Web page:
Caitlyn Jenner Lays Out Her Plan For Running America's Most Populous State, Which Doesn't Seem to Include Learning Anything About It

Caitlyn Jenner Lays Out Her Plan For Running America's Most Populous State, Which Doesn't Seem to Include Learning Anything About It
Screenshot:Fox News

“My friends are leaving California!” Caitlyn Jenner cried, during an interview with Fox News’s Sean Hannity. “The guy across… was packing up his hanger and I said, ‘where are you going?’ He said, ‘I’m moving to Sedona, Arizona. I can’t take it here anymore, I can’t walk down the streets and see the homeless.’ I don’t want to leave, okay? Either I stay and fight, or I get out of here.”

While the exodus of her affluent, private jet-setting cohort wasn’t the down-home story most politicians use to connect with voters, the anecdote came naturally to 71-year-old Jenner, who is running for governor of California. If Jenner’s goal was to come across as a wealthy Californian with a limited grasp on the issues impacting the residents of the state she hopes to lead, she succeeded with flying colors. But perhaps Jenner is taking a page out of the Trump playbook: flaunt your affluence, business savvy, and slick lingo and hope for the best.

On Wednesday, Jenner sat down with Hannity and a small audience of tacit supporters to talk about the big issues concerning Californians: economic recovery post-covid, homelessness, wildfires, and immigration. This was accomplished, to an extent: Jenner often became sidetracked and rambled, whether about her family’s history of courageous military service or the kindness of an immigrant she spoke with recently. She even asked that Hannity give her 90-something-year-old mother an early birthday shoutout, which Hannity obliged. He was somewhat less obliging, however, of Jenner’s tendency to skirt around the kind of issues that he and his right-wing viewership care about, like undocumented immigrants, sanctuary cities, and border security.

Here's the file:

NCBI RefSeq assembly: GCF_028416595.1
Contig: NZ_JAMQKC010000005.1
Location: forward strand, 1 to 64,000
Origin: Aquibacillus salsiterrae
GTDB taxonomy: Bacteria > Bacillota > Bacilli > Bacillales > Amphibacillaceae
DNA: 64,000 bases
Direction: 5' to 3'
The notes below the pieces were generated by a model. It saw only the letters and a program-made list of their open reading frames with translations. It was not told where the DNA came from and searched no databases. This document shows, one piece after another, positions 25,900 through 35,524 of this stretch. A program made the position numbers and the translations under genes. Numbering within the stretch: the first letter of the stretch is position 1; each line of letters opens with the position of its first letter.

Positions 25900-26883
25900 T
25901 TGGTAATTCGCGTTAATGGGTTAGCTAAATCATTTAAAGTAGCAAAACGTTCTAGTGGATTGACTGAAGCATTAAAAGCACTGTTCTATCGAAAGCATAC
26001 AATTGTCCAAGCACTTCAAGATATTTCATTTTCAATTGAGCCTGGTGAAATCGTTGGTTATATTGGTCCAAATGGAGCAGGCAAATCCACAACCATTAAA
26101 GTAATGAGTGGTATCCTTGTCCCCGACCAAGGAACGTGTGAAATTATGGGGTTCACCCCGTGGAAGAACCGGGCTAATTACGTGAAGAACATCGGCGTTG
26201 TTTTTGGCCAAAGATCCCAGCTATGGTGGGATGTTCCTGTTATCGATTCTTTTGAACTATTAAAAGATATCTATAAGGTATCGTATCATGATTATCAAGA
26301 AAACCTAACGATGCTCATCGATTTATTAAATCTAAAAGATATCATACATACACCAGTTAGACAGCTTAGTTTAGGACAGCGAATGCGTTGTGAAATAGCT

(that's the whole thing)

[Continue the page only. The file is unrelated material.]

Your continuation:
When sanctuary status came up, for example, it was as if Jenner had never heard the phrase before.

HANNITY: Now, let’s get to specifics.
JENNER: Uh oh.
HANNITY: No, no uh oh.
JENNER: Let’s go, hit me with it.
HANNITY: Okay, California is a sanctuary state, you have sanctuary cities. Would you eliminate sanctuary status for the state of California?
JENNER: Uh… [laughs]… I would keep it a sanctuary state for small businesses. [laughs].
HANNITY: Meaning?
JENNER: Meaning, I want small businesses to come into this state! I want people to create wealth here. I want to employ people, yeah, but as far as immigration, no. I am not on that. We need to spend some money to have a fair and equitable immigration system.

We need to curb “illegal immigration,” she said, but also be compassionate to those who are already here. There are some people who need to be “sent back,” Jenner continued, but she’s also met “some of the greatest immigrants.” Aside from her apparent support for Trump’s wall, her position on immigration could fit into a variety of political ideologies. The conversation quickly pivoted to a topic Jenner is much more comfortable with: Lambasting California Governor Gavin Newsom, who is facing a potential recall election.